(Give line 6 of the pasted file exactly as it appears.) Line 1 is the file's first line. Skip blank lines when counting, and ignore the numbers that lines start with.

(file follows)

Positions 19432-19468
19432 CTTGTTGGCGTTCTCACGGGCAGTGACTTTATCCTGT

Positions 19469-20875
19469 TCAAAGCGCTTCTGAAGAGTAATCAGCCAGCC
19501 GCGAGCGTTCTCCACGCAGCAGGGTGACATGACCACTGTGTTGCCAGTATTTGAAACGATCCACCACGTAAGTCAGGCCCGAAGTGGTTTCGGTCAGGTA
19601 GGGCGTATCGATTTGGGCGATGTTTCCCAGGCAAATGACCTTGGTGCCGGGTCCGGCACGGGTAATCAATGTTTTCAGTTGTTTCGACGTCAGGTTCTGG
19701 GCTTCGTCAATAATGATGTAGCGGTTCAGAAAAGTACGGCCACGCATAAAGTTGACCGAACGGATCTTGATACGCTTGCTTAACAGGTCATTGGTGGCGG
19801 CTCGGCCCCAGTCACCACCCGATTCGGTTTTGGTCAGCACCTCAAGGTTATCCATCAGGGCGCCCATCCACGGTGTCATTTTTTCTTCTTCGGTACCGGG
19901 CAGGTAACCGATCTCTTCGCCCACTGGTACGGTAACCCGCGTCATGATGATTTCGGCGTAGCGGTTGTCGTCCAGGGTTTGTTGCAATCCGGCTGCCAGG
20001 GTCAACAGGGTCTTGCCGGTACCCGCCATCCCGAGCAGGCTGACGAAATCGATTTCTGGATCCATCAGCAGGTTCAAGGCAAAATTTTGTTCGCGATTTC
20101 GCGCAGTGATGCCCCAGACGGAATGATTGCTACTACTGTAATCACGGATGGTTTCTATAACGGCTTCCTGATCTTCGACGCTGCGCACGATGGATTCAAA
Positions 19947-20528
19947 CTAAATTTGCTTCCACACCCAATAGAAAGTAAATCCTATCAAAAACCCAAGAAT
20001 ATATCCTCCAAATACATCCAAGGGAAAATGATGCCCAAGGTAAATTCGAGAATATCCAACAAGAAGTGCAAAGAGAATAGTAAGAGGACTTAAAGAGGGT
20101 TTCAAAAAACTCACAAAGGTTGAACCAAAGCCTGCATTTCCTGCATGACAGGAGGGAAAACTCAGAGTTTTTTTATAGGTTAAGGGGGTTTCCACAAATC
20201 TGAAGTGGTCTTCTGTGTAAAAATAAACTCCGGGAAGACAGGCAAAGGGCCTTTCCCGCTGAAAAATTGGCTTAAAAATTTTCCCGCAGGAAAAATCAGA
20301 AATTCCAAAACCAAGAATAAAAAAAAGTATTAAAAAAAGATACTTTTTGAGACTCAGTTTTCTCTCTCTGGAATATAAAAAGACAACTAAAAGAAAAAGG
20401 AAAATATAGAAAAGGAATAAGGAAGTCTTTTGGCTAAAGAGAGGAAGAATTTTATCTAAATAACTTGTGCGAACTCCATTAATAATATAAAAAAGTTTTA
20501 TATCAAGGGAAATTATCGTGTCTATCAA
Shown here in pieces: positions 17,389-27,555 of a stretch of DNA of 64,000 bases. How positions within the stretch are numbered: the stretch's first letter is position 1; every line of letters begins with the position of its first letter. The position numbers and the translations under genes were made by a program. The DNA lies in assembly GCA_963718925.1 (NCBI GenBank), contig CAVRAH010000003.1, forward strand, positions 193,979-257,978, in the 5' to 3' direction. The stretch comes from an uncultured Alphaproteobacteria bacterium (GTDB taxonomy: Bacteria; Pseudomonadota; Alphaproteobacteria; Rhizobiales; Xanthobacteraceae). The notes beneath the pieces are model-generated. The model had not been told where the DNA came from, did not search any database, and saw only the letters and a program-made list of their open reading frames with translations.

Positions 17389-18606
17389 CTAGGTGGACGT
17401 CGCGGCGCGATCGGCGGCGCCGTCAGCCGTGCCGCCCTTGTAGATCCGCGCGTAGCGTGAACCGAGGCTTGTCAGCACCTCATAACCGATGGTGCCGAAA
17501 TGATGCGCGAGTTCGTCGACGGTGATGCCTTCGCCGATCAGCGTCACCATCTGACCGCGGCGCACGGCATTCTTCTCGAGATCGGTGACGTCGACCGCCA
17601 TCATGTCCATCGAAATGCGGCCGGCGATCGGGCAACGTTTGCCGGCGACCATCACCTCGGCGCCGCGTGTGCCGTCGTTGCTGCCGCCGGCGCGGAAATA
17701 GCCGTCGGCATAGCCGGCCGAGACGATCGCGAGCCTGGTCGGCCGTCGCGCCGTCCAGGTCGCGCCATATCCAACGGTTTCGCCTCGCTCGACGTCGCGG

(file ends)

19601 GGGCGTATCGATTTGGGCGATGTTTCCCAGGCAAATGACCTTGGTGCCGGGTCCGGCACGGGTAATCAATGTTTTCAGTTGTTTCGACGTCAGGTTCTGG